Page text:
Chapter 5: A changing industry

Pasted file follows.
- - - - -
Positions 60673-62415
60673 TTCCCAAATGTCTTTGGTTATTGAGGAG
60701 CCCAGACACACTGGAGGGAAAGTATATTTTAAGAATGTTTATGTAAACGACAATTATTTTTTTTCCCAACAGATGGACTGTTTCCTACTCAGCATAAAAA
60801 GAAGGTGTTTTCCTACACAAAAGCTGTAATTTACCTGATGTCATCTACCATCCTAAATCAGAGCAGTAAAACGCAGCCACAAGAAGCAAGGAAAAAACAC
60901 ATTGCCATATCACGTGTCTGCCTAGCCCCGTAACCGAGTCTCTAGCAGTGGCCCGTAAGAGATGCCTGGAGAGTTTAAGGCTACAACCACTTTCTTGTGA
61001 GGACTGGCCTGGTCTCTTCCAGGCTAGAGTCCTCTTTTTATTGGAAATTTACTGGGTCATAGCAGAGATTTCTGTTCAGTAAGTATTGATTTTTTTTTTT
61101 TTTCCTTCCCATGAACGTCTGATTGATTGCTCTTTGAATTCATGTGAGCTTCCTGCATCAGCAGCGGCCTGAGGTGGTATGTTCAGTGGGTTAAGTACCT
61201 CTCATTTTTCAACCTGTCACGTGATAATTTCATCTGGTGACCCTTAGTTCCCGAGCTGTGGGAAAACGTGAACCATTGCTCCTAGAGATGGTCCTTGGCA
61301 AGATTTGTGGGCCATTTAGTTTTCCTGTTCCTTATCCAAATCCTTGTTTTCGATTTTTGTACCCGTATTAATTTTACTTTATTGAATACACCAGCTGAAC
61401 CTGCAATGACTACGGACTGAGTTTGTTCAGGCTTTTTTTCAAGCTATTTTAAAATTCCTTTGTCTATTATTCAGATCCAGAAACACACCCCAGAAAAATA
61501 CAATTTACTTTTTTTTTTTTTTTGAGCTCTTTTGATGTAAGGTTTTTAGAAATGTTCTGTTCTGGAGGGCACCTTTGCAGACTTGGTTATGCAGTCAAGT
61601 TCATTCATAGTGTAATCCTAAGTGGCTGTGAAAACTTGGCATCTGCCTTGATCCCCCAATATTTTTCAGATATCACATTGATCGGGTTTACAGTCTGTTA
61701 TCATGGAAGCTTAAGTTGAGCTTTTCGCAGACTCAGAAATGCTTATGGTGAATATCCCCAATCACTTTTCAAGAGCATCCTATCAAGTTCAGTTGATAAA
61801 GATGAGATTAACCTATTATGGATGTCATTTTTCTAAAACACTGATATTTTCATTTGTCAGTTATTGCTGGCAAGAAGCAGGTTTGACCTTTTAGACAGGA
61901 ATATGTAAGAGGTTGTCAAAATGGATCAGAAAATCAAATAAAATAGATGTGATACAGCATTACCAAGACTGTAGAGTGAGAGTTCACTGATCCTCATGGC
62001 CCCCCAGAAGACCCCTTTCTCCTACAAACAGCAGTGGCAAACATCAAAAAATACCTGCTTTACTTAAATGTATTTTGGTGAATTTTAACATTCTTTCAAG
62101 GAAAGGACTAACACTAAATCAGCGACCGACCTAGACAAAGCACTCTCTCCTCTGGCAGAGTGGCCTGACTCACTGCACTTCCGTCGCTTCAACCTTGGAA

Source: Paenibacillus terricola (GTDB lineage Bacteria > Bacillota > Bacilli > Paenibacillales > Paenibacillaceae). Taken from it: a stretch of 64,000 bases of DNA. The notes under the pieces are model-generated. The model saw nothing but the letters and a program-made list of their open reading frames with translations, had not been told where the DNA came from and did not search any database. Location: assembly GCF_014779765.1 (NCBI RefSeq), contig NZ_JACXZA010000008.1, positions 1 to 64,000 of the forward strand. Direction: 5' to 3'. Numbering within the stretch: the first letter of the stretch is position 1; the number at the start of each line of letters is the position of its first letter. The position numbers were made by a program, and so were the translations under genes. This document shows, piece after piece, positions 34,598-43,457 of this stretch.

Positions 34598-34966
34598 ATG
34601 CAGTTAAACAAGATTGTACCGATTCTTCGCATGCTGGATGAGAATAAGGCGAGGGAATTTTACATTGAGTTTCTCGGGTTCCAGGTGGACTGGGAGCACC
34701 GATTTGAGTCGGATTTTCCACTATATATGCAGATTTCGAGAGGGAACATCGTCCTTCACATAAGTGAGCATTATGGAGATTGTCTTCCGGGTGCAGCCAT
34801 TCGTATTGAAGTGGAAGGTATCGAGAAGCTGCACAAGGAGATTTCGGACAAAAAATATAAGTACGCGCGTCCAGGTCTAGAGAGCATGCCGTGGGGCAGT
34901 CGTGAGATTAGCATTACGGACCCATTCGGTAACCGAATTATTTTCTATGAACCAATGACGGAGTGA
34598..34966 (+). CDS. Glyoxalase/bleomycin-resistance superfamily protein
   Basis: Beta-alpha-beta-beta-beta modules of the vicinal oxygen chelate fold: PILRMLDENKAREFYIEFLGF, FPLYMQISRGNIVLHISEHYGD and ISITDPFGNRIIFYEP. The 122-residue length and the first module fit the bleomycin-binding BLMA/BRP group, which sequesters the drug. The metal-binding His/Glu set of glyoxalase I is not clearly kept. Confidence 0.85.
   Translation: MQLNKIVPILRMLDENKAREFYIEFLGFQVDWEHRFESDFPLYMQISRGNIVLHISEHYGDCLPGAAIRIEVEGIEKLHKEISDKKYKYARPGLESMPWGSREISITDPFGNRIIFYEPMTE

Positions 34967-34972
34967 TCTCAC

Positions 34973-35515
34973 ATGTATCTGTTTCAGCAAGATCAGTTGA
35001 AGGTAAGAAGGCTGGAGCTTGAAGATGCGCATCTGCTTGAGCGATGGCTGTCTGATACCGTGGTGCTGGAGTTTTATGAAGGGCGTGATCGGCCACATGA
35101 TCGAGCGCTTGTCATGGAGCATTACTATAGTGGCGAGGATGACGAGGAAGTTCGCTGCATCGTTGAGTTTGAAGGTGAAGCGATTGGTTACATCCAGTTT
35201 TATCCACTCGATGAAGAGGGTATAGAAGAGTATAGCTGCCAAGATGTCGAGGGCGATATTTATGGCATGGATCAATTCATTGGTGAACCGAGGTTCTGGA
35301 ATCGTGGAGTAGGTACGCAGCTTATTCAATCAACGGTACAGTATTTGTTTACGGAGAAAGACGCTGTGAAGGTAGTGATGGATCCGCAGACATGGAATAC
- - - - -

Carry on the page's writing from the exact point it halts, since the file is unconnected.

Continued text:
As a result of the Ford–Budd system and the market created by Sloanist thinking, car manufacturing has become a major industry with a real impact on the economies of large and small car-making countries. For this reason, particularly after World War II, more and more did governments start to take a direct interest – and in some cases even ownership or part ownership – in the car industry. This period consists of five distinct phases: ● 1945–55: the first wave of nationalizations ● 1955–73: growing markets and regional development ● 1974–83: state aid to an industry in crisis ● 1984–95: privatization and restructuring ● 1995–: globalization and erosion of government influence. In the first wave, European governments in particular were faced with ruined economies as a result of war, which they wanted to revive as quickly as possible. Many saw the car industry as a key to this. Thus it was that in France the government nationalized Renault, turning it into a ‘Régie Nationale’, a company run directly by government. In Italy the government took a specialist producer of luxury sport cars, Alfa Romeo, and turned it into a nationalized producer of mass-market cars for the people, managed via the state holding company. This was done in part to provide a counterweight against the very powerful and privately owned Fiat group. We thus see the first signs here of an
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